I want to note that the Loch Ness Monster can be added into this mix too.
The "dove" is found in a fairly common word and its many forms: Columba, Columbia (!), Columbine (!).
St. Columba, a warrior saint, has become the living "dove," for in Old Irish, he is known as Colum Cille (meaning "Dove of the Church"). It is said Clan Robertson are heirs of Columba, and to some extent, Clan MacKinnon too.
Art by Bill Rebsamen.
On August 22, in 565 AD, St. Columba came across a group of Picts who were burying a man killed by a monster that today is linked to the Loch Ness Monster. St. Columba supposedly brought the man back to life. In another version, he is said to have saved the man while the man was being attacked, driving away the monster with the sign of the cross.
Several St. Columbas have been recorded, all having been beheaded.
St. Columba of Sens suffered towards the end of the third century, probably under the Emperor Aurelian. She is said to have been beheaded in 273, near a fountain called d'Azon; and the tradition is that her body was left by her murderers on the ground, until it was buried by a man called Aubertus, in thanksgiving for his restoration to sight on his invoking her.
St. Columba the Virgin is a female saint with dedications in Cornwall and other Celtic regions. She probably lived in the 6th century. She became a Christian when the Holy Ghost appeared to her in the form of a dove. The Latin word for dove is 'columba'. She was beheaded by a pagan prince she refused to marry.
The Celtic saints of St. Columba of France and St. Columba of Spain have similar legends in that they were all maidens who were pursued and killed by pagans. All suffer decapitation where springs or wells then miraculously gushed forth from the spot, as was said to have happened with St Columba the Virgin too.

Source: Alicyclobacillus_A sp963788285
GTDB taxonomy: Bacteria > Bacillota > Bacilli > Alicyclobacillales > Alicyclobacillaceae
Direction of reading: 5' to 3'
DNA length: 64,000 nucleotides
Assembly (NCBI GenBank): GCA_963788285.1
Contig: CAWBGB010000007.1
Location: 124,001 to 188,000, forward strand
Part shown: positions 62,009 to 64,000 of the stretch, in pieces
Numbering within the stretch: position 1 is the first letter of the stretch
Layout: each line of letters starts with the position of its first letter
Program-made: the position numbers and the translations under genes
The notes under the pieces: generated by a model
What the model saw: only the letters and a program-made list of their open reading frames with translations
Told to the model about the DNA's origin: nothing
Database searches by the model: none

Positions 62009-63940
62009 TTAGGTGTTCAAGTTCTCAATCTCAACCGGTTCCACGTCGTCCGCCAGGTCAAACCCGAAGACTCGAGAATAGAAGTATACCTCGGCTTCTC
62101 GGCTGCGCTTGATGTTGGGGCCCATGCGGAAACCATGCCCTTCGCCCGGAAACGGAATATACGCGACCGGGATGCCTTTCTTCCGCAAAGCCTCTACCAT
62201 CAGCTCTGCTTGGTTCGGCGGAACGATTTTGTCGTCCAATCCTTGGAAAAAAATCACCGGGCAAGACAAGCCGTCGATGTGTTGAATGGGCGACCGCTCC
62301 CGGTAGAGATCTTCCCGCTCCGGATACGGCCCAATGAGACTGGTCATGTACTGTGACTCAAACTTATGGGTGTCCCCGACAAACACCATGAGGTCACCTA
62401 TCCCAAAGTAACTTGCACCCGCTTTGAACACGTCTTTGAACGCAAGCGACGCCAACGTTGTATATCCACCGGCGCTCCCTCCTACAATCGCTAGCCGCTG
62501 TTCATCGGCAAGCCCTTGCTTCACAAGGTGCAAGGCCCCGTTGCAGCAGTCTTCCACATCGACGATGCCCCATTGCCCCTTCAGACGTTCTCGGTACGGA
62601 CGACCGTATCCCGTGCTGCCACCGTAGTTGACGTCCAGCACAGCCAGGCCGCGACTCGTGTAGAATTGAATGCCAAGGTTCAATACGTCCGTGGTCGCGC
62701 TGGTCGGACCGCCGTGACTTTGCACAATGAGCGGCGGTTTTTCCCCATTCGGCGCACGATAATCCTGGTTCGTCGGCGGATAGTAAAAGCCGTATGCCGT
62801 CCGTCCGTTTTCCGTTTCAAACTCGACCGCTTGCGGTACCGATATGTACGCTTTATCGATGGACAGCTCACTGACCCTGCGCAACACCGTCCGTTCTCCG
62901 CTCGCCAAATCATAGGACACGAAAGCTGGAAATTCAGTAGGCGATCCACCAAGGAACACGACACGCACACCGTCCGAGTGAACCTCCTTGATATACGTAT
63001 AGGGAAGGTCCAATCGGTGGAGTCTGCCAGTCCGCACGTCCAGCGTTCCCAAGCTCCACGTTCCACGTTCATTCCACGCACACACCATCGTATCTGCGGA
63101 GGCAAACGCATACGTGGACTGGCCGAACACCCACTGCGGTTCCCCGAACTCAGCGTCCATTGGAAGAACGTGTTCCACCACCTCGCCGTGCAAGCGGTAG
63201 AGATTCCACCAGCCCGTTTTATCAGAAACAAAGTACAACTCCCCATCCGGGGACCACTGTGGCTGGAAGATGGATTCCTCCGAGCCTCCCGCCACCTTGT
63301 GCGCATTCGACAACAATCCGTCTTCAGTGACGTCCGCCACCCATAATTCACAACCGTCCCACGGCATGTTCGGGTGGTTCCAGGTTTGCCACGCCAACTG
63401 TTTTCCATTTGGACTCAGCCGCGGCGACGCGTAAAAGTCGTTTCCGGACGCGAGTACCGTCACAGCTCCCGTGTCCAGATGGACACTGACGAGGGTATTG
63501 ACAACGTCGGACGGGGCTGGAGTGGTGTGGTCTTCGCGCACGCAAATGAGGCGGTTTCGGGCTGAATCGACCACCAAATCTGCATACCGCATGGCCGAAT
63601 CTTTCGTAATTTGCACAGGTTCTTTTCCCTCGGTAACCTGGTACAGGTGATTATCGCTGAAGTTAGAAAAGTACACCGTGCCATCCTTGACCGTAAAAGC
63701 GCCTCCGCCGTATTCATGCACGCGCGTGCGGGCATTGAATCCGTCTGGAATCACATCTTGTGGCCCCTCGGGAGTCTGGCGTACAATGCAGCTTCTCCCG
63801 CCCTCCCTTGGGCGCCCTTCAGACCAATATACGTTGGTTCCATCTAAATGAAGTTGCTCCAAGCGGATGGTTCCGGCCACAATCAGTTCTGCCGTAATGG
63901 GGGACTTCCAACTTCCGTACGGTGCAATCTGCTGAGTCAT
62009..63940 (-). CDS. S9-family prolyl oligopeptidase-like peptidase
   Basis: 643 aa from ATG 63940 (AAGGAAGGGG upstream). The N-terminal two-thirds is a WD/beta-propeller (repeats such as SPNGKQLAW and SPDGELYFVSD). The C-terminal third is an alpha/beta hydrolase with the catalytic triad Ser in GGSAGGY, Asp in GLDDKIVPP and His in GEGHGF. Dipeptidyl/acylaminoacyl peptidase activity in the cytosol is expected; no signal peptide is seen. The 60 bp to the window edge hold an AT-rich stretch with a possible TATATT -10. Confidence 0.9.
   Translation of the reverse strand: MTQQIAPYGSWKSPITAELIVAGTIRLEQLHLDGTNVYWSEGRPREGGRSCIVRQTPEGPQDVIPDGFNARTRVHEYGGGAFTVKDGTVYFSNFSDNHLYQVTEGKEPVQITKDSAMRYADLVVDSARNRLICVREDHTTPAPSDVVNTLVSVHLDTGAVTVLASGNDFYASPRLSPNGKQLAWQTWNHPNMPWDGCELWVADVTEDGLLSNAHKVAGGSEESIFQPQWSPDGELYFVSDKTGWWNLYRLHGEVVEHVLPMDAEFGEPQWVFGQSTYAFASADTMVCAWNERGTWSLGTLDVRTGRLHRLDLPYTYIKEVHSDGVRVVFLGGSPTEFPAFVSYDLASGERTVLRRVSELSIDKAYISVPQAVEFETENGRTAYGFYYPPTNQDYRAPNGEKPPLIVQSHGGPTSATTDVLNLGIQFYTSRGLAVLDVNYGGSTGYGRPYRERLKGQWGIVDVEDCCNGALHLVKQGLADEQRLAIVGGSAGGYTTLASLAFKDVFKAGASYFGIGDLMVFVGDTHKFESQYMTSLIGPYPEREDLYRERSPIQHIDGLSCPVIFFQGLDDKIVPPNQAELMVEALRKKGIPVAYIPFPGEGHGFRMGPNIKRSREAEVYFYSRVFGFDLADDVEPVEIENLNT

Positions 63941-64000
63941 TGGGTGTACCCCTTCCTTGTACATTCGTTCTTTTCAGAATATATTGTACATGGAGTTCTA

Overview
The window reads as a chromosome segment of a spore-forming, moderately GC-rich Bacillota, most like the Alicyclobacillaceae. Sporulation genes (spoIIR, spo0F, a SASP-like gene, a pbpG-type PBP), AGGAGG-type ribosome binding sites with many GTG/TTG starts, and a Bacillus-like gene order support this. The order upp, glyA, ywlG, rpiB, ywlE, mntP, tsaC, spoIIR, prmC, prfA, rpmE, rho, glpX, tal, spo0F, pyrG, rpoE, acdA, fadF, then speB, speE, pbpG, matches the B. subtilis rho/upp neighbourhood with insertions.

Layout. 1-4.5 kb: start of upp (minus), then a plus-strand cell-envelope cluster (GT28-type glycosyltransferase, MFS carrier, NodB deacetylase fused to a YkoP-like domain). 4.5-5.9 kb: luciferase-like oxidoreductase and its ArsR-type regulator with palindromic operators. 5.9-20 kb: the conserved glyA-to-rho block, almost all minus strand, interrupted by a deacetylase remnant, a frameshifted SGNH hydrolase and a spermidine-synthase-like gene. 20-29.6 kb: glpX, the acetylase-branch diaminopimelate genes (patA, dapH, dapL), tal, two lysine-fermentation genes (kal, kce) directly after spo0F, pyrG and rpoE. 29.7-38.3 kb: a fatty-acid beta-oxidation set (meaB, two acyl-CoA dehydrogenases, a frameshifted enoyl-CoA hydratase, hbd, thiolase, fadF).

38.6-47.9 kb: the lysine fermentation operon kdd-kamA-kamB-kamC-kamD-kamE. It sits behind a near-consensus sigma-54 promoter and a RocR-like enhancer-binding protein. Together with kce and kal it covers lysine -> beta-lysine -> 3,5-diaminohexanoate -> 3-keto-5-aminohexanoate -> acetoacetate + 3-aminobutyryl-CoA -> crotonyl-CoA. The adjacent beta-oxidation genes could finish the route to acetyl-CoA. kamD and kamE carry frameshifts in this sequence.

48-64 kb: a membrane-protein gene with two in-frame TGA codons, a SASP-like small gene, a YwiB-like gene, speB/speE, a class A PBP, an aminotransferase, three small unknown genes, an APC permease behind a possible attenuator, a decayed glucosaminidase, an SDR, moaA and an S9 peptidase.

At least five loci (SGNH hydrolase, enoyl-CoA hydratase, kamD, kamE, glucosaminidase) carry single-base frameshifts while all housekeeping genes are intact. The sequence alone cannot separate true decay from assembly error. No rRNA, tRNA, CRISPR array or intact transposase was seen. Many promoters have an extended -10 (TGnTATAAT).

St. Columba of Cordova was a Spanish nun who was martyred by being beheaded by the Moors, at the monastery of Tabanos in 853.
St. Columba Kim Hyo-im (1813-1839) was a native of Pam-som, Korea. As the persecution of Korea’s Catholics continued, Columba and her younger sister (Saint) Agnes were brought before a pagan police commissioner. Upon refusing to apostatize, Columba was tortured in various ways. Only about five days after this ordeal, her wounds inexplicably healed so completely that her captors attributed the apparent miracle to an evil spirit. On September 26, Columba was beheaded for her faith, three and a half weeks after her sister Agnes had suffered the same fate.
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"On the instant when a picture of the dove, or even the shadow of the suspended bird, was pierced by a sword, the dove itself was beheaded, although it had not been disturbed....This experiment, called 'Theophrastus Paracelsus,' recalls an old superstition, namely, that evil can be wrought by a spoken incantation." - The Old and The New Magic by Henry Ridgely Evans